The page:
A middle aged patient whom I have seen in the past for benign palpitations called today because of atypical chest pain. Although I have criticized the overuse of nuclear imaging studies, and probably order the fewest of any cardiologist in the city, there are times when they are appropriate --this was one of those occasions. Symptoms did not rise to the level of an invasive angiogram, but could not be ...

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He is 93 and has numerous medical problems, most of which involved aging blood vessels, as well as multiple orthopedic issues, including compression fractures and diffuse arthritis. The bony issues have resulted in a severely compromised mobility of late. Despite ongoing treatment with both aspirin and clopidogrel, he presents after numerous hours of focal neurologic symptoms. A CT scan shows no evidence of bleeding and the diagnosis is a major stroke ...

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Dysrhythmias like atrial fibrillation (AF), more often than not, require medical therapy. The dreaded blood thinner, warfarin (Coumadin) comes to the fore often. In aggregate, I have likely spent months of my life discussing the risks and benefits of this much maligned drug. Common rat poison is made from the same ingredients as warfarin -- only rats keep eating it and die days later of bleeding, while humans have the blood ...

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While typing words, the advertisement for yet another hospital is overheard from the TV. "Ignore it John," I think to myself, but, it is impossible to not look up and see. The head shakes with a smirk, like my grandfather did and without words displeasure was easily conveyed. Do people really think the graphical professionalism of a TV spot is even remotely an accurate metric of quality of medical care? At work, ...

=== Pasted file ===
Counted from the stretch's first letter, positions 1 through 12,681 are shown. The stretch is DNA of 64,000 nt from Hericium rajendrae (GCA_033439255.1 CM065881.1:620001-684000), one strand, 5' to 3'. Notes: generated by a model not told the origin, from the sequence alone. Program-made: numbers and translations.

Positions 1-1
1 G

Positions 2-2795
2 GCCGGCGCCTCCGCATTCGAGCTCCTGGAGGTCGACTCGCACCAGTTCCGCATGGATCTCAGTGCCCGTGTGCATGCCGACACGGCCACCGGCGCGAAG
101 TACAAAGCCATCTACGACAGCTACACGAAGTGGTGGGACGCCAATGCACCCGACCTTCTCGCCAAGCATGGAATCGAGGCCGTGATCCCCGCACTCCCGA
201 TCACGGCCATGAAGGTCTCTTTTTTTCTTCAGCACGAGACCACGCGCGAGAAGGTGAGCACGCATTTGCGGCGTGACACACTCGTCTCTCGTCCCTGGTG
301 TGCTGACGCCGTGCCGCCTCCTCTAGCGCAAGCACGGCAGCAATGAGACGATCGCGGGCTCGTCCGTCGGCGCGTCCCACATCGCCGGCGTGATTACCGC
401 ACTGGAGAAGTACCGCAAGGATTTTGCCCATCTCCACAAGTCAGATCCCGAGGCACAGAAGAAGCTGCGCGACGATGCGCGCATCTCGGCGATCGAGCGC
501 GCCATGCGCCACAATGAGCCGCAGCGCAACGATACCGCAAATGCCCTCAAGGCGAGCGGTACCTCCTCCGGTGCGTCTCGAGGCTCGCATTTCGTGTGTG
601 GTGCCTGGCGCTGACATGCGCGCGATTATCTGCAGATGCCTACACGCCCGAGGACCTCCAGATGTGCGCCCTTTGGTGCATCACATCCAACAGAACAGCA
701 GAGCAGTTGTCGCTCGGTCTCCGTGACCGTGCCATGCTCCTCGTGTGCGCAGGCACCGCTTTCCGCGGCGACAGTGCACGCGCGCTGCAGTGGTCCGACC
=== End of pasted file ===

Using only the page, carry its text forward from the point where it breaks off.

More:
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Middle age introduces itself in many ways; one is atrial fibrillation. Youth, vigor and a medically-problem free life was seemingly right there in the recent past. A rhythm doctor often hears this suddenness of onset described as "Doc, yesterday, I was fine." As is always the case for a first episode of an arrhythmia, yesterday, you were fine, but today is indeed a new day. It happened during a bike ride. ...

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During residency, there was always a case of misdiagnosed chest pain to discuss in conference.  Incorrectly sending a patient home and missing the diagnosis of cardiac chest pain was an infrequent, but repetitively observed, phenomenon. So as to tread carefully with words, it is sufficient to say that even now, chest pain triage remains a vexing problem. Chest pain diagnosis is like appendicitis; there are always small numbers of unusual cases in ...

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Conflicted am I on reading of the strategy of a group of South Miami cardiologists who have written their patients complaining of the cuts to reimbursement, primarily cuts in imaging procedures. A tension emerges from within upon reading the following quote from a "healthcare expert." "I'm not at all sympathetic with the cardiologists,'' said Robert Berenson, a doctor who was once in charge of Medicare payment policy and now is a ...

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Here are two vignettes illustrating the failure of doctors to master the obvious and maybe a window onto the future struggles to control medical costs. A 90-year old is referred for care due to "end stage dementia." End-stage dementia is medical speak and as such does not really convey the appropriate imagery. It means a skeletal man, in a wheelchair or mostly in bed, with diapers, who has does not know ...

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